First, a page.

What is fipronil?
Fipronil is a phenylpyrazole insecticide which was introduced for use in animal health, indoor pest control, and commercial turf in 1996.
What is fipronil used for?
Fipronil is frequently used for the control of fleas, ticks, cockroaches and ants.
How does fiprinol work?
Fipronil disrupts normal nerve function. Fipronil acts by blocking the GABA-gated chloride channels of neurons in the central nervous system. The GABA-receptor system is responsible for inhibition of normal neural activity (i.e. prevents excessive stimulation of the nerves). When the system's regular functions are blocked by fipronil, the result is neural excitation and the death of the insect.
Fipronil kills insects by contact and ingestion. The principal path of activity is dependent on the insect target. It appears to be effective against adult and larval stages.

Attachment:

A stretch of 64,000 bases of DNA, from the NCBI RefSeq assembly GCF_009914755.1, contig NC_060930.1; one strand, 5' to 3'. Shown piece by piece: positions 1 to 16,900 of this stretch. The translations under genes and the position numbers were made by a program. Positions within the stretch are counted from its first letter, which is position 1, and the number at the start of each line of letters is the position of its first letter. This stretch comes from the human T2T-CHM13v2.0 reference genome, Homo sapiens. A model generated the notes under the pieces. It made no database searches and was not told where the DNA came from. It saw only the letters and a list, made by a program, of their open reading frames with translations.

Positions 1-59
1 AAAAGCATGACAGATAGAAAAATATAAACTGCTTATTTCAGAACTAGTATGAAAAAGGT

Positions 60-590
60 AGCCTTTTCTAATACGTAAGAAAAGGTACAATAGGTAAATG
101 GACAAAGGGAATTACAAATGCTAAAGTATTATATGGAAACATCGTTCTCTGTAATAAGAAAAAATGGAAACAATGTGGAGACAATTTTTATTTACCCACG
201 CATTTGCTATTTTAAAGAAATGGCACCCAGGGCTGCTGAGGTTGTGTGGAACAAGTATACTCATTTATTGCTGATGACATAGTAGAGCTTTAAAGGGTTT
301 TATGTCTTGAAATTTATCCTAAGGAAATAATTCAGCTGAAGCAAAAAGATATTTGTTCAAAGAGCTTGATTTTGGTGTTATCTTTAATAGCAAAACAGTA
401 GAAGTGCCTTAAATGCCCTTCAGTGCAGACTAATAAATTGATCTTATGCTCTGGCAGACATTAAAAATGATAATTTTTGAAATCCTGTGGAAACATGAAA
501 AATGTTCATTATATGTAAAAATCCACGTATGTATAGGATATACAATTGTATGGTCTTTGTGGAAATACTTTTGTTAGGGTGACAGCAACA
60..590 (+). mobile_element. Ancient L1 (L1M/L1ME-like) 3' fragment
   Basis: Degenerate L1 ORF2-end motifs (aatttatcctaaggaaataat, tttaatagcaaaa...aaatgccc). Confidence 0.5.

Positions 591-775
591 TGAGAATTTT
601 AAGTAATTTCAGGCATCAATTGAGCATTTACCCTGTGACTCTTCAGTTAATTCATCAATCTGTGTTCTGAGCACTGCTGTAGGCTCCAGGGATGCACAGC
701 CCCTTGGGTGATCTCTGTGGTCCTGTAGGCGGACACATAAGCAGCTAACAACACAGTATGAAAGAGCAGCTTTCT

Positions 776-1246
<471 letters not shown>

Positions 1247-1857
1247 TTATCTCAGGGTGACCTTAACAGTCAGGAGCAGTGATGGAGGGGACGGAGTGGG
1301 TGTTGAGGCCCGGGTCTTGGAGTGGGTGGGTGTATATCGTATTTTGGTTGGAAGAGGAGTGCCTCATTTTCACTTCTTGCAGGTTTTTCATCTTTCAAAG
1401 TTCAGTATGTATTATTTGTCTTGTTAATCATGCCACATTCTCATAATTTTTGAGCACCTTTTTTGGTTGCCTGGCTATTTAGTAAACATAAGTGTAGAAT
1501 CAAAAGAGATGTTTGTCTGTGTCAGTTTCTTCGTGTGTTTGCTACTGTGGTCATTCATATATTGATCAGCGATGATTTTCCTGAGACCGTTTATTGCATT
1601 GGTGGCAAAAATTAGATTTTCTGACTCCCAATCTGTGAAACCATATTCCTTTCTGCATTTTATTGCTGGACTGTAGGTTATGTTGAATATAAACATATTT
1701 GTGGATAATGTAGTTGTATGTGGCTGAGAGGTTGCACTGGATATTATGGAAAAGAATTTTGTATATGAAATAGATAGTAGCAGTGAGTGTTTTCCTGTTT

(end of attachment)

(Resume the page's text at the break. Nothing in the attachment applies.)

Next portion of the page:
How toxic is fipronil?
The technical product (96.5% fipronil) has a high order of toxicity with respect to ingestion and inhalation in the rat, but appears to be less toxic via skin absorption. Fipronil is more toxic via skin absorption in the rabbit than in the rat.
Fipronil may cause mild irritation to the eyes and slight skin irritation. It does not sensitize the skin.
Signs of toxicity in rats include reduced feed consumption, anuria (no urination), increased excitability, and seizures.
Affected organs may include the liver, thyroid, and kidney.
What effect does fipronil have on wildlife?
Fipronil is highly toxic to fish and aquatic invertebrates. Its tendency to bind to sediments and its low water solubility may reduce the potential hazard to aquatic wildlife.
Fipronil is toxic to bees and should not be applied to vegetation when bees are foraging.
Fipronil has been found to be highly toxic to upland game birds, but is practically non-toxic to waterfowl and other bird species.
One of the metabolites of fipronil has a higher toxicity to birds than the parent compound itself.
Fipronil is non-toxic to earthworms, soil microorganisms and aquatic plants.
Fipronil is moderately toxic to small mammals if ingested.
Signs of toxicity in humans.
Data not found.